To register, the client needs to locate the provisioning service and register with Cisco TelePresence Video Communication Server. You must set up the following to successfully register Cisco Jabber Video for TelePresence:

  • SIP domain on the Cisco VCS with which the client will register
  • DNS address of the primary Cisco VCS control cluster
  • (Optional) DNS address of a Cisco VCS Expressway cluster

These settings can be preset by the administrator so that users do not have to set these parameters. In fact, if these settings are configured, users cannot change them.

Cisco TelePresence Conductor

his topic describes the Cisco TelePresence Conductor functionality.

  • Improved user experience
    1. Simple to use
  • Maximize reliability
    1. Always available
  • Zero downtime
    1. Extended scale
  • Enhanced conference size
    1. Intelligent resource usage
  • Any-to-any collaboration
    1. Interoperable
    2. Standards-based

Instead of managing the MCUs directly with Cisco TelePresence Video Communication Server (VCS) or Cisco Unified Communications Manager, the MCUs are managed by Cisco TelePresence Conductor. There are two reasons for virtualizing and centralizing MCU management:

  • You can have multiple MCUs, cascade them geographically, and define backup conference resources.
  • Because pervasive video is complex and the call can happen anywhere in the organization, this approach allows optimal resources to be found, depending on the device location.

For example, assume that there are three locations, one each in Asia, Europe, and America. When the Europe conference bridge is fully utilized, users should not get a failure message saying that there are no video resources available, or fall back to audio only. Cisco TelePresence Conductor manages this situation by automatically choosing an underutilized conference bridge, but always using local resources first, based on the location configuration. With preferences set, an overflow situation selects the next best conference bridge. Cisco TelePresence Conductor is best described as a centralized MCU controller.

Cisco TelePresence Conductor is mandatory for the new pervasive conferencing platforms such as Cisco TelePresence Server on a VM and TelePresence Server on the Cisco Multiparty Media 310/320.

Multiparty Conferencing

This topic describes multiparty conference systems.

  • Cisco TelePresence Server and Cisco TelePresence Conductor form a multiparty solution:
    1. Any-to-any device connectivity, from mobile to immersive, bringing together video, web, and voice conferencing
    2. Platforms to suit all deployment scenarios with a common application and industry-leading user experience
  • MCU hardware platforms can run Cisco TelePresence Server software.
    1. Customers migrate when appropriate

*Valid service contract required for installation of TS software on platform; additional screen licenses may be required .

With universal encoding you can optimize the quality for users with different video qualities, for example, in a mixed video conference with participants using 360p, 720p, and 1080p resolution. In addition, the bandwidth is adapted between users with limited and slow Internet lines such as a 1-Mbps connection and users having 100 Mbps and more. Every single connection is transcoded to its best possible quality, forming a multiparty solution.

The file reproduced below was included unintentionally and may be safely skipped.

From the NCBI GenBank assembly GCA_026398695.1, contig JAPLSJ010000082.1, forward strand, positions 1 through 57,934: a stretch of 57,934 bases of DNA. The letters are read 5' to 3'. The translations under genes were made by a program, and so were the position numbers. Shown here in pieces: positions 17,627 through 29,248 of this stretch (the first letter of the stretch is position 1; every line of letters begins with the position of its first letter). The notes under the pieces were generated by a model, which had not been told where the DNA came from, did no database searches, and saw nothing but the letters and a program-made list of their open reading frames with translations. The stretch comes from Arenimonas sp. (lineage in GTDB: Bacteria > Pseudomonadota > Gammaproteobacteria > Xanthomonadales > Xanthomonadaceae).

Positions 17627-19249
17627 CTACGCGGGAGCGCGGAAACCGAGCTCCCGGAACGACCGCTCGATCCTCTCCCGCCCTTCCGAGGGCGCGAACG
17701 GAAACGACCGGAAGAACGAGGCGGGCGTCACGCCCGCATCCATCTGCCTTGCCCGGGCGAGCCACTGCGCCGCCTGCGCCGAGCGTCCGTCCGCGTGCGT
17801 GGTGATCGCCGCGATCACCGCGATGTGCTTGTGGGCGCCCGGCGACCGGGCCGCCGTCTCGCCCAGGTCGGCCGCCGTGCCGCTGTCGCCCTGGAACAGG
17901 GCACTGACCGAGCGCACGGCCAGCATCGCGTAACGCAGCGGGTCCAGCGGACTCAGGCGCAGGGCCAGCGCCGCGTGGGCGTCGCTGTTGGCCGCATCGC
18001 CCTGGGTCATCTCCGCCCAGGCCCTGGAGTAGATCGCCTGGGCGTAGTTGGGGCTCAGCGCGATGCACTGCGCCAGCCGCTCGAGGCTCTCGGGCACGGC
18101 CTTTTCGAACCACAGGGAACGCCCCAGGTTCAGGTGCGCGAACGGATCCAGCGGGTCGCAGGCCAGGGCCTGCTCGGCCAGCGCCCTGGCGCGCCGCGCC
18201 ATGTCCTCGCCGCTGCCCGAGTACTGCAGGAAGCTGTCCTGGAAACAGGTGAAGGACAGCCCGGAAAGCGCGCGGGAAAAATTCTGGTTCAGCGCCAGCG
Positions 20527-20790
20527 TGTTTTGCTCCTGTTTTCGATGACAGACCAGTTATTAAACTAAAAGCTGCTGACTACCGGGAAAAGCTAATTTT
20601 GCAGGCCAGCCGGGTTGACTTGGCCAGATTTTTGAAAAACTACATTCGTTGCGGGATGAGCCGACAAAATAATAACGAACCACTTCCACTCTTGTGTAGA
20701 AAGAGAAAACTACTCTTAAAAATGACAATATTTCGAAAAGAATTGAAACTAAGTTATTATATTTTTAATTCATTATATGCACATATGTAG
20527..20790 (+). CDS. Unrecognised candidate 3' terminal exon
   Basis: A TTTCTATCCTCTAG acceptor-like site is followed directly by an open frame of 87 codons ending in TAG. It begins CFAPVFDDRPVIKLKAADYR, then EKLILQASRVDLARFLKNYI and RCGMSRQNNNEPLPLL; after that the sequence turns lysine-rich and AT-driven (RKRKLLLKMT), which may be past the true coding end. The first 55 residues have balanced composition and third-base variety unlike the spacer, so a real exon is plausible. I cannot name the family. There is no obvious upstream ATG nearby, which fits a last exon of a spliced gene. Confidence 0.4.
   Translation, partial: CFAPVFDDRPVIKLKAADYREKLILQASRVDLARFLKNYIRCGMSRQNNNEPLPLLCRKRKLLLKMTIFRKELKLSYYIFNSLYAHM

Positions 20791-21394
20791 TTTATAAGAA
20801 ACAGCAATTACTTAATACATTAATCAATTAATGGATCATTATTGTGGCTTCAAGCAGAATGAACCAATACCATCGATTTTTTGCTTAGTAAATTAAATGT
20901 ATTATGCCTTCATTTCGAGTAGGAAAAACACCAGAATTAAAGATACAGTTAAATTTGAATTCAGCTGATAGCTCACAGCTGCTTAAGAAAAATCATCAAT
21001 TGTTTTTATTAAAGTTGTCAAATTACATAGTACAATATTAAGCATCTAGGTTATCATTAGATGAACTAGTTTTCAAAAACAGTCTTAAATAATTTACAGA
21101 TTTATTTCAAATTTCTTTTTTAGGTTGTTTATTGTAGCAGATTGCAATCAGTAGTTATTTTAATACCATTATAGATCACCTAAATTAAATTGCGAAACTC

This topic describes conferencing in general.

Conferencing is used if there are more than two participants:

  • Multipoint meeting is a conference
  • Most often just video terminals (endpoints)
  • Also used in other use cases, for example, call recording
  • Different visual experiences such as Cisco ActivePresence, advanced continuous presence, voice-switched
  • Different conference types such as ad hoc, scheduled, and rendezvous

Conferencing occurs when more than two participants join a meeting with a voice or video device. The challenge is to have a consistent user experience in voice or video conferences and to select the correct conference resource, depending on the device, especially when mixing standard-definition and high-definition video devices.

The Cisco focus for the future is Cisco ActivePresence using Cisco TelePresence Server instead of multipoint control units with many different layouts.

Ad hoc conferences are impromptu meetings. They are not scheduled and do not require an administrator to initiate them. Ad hoc conferences are suitable for smaller, on-the-fly meetings. A point-to-point call that is escalated to a multipoint call is considered an ad hoc conference.

Rendezvous conferences are also called Meet-Me, permanent, or static conferences. These conferences require that endpoints dial into a predetermined number and are often used for recurring group meetings that involve different endpoints each time.

Scheduled conferences provide a guarantee that endpoints and multipoint resources will be available at a certain time. Endpoints join manually or are automatically connected by the multipoint resource.

Continuous Presence Layouts

  • More than 50 layouts, depending on the MCU

Cisco ActivePresence

  • Up to 9 ActivePresence windows per screen

The Cisco TelePresence MCU 5300 Series, for example, offers more than 50 layouts for continuous presence. All ports on this multipoint control unit also support advanced continuous presence.